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Crowdfunding, Panhandling, and the Business of Creativity

I’m running another Kickstarter, and it’s been a rousing success. Yesterday, we met our first goal, in just one week! 

But I don’t want to lie to you, my friends. It’s also been annoying. It’s annoying to my fans (who I’ve been badgering every day for the past week), it’s annoying to my friends and family (who’ve gotten nothing from me but anxiety and terror for the past month), and I’ll admit it: it’s annoying to me, too.

It’s annoying because I really only care about music, not money. And it’s uncomfortable to ask people for money, over and over again! But I know that if I don’t find a way to care about money, and to get comfortable, at least for a few short weeks, I don’t get to make the music that I want to make. 

So, I find the parts that I care about. I care about my fans, for instance: I find them delightful, and kind, and funny. I am constantly moved to find that there are people out there, besides my immediate family, who want to hear (and pay for) my music. This seems impossible and hilarious to me; like learning that your pet rat has become famous on the internet. 

But when my focus begins to drift, I find it heartening to remember that I come from a noble lineage of beggars and thieves. In the broad arc of human history, music has rarely been an esteemed or profitable way of life.

It’s a wonderful way of life, though, if you happen to care only about music.

The History of the Music Industry 

Let’s have a brief recap.

Two hundred years ago, copyright was invented. A hundred years later, jukeboxes arrived. The copyright/jukebox combo made it possible for non-classical musicians and songwriters (henceforth known as “pop musicians”) to collect royalties, and for the first time ever, to be paid beyond one-time fees for their compositions and performances. After that, we got widespread radio, singles, and eventually long-play records (LPs).

So, some time in the late forties/early fifties, we found ourselves in a perfect storm. The war was over, the country was flush, and new technology made it possible for a great number of people to purchase new, original, pop music to listen to in their homes. At the same time, jazz was becoming marketable to white audiences, and rock and roll was a little fledgeling thing, trying out its legs. Suddenly, a pop musician could sell a million records, many of them to people who had no access to a live music venue. The recording industry, as we know it, was born.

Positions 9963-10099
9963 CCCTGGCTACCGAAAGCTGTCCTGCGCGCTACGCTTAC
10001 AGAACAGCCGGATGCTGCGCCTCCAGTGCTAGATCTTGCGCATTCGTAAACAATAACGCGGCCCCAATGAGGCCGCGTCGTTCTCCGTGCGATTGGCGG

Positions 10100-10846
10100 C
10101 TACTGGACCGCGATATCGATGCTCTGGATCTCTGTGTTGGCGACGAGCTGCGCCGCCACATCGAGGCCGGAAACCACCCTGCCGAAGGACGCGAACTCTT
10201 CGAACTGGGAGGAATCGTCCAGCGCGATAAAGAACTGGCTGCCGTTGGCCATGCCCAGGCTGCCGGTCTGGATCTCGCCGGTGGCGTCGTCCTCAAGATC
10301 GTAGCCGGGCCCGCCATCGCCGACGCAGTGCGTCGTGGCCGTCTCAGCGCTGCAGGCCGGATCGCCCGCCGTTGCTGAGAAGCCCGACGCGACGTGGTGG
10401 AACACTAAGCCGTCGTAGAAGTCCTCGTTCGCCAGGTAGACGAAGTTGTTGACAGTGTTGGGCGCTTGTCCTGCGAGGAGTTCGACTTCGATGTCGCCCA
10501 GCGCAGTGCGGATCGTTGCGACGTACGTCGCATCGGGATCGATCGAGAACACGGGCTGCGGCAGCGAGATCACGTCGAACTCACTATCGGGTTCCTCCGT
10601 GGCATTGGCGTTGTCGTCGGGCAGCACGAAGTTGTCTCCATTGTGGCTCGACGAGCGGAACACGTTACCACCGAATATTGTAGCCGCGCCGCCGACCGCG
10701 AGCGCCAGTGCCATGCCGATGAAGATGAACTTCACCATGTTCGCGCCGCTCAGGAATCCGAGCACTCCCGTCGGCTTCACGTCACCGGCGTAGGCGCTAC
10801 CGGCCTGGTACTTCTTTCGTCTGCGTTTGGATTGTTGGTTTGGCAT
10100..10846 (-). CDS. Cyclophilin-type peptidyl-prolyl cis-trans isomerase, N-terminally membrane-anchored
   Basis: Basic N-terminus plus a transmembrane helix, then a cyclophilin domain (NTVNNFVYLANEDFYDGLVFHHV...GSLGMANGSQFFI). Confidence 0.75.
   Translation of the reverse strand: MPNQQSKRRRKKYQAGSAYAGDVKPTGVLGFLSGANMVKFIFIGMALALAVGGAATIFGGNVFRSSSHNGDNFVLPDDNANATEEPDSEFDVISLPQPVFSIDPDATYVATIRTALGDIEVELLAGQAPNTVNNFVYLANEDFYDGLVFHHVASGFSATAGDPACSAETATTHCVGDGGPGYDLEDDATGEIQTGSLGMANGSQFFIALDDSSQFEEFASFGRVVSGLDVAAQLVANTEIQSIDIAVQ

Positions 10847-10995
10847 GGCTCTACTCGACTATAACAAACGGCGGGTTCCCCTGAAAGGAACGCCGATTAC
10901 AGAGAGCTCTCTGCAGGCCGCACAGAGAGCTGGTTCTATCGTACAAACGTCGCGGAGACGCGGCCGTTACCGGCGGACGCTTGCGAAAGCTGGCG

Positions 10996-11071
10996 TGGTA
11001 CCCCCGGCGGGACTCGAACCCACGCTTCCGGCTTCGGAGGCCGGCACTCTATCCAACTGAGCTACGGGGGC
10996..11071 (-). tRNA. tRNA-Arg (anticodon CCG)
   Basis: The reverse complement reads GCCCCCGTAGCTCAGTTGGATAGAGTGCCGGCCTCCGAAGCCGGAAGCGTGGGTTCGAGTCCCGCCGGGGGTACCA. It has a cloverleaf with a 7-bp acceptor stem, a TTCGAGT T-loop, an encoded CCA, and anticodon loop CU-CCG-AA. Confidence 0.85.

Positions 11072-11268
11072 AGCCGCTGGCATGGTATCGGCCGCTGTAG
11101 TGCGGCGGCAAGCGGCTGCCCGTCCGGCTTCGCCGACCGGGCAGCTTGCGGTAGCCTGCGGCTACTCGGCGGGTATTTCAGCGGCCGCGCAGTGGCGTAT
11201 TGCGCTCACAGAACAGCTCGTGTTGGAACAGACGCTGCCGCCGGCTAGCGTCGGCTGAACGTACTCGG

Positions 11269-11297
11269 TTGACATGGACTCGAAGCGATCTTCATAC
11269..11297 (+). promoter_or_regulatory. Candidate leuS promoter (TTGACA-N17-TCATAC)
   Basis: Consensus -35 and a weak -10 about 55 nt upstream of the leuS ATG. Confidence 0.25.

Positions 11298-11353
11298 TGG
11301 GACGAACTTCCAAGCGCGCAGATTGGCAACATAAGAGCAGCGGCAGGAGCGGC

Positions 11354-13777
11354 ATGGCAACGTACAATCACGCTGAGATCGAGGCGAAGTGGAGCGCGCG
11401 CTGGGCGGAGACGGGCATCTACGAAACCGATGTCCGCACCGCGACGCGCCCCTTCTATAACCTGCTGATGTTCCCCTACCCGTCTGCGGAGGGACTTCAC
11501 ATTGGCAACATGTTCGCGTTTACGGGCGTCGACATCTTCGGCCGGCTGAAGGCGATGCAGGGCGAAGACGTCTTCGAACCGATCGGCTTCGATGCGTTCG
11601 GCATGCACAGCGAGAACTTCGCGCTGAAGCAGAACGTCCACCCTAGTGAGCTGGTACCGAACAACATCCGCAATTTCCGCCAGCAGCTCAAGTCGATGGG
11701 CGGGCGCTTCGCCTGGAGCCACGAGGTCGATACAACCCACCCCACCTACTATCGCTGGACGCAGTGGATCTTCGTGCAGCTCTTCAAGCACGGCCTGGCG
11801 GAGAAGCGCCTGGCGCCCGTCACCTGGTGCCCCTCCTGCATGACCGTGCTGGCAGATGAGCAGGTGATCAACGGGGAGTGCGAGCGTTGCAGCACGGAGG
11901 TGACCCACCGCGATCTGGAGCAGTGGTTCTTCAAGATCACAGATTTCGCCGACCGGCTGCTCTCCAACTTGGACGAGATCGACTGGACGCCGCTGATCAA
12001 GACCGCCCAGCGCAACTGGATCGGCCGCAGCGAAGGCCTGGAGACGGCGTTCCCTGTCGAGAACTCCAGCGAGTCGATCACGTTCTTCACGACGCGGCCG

Because this is America, a huge and sprawling economy quickly exploded around this new phenomenon, eating everything in its wake. Managers, producers, sound engineers, music promoters, and of course record labels, with their attendant CEOs, A&R men, publicists and secretaries, sprang into existence and proliferated, filling important roles that had never existed before.

Musicians got famous, and famous in an unprecedented way. They required bodyguards, they rode around in cars with tinted windows, they appeared in movies. For the first time in human history, pop musicians (albeit a tiny fraction of them) could be rich, powerful, and well-respected.

At its peak, in 1999, the recording industry created almost twenty billion dollars of revenue in the US alone.

Then, the internet happened, and caused this whole reel-to-reel to reverse itself. The recording industry began to shrink. The long-play record receded back into the mud, replaced once again by the single. Musicians began to lose sales, royalties, and even copyright protections.

In conclusion, the music industry as we know it has existed for less than 100 years, and seems to have peaked about fifteen years ago. Like tulips in Holland, popular music was a fevered craze, which begat an extremely volatile and short-lived industry.

The History of Music

But before that – before the internet, and the industry, and the long-play record, and the jukebox, and the copyright - was there music? Yes.

There has always been music.

The earliest known musical instrument, a bone flute found in Southwestern Germany, is dated at 35,000 years (that’s your entire estimated life span, times 500). And we can assume that the human voice was the first musical instrument, and thus, that music began much earlier. That means that music (and art) existed before agriculture, written language, and of course, money.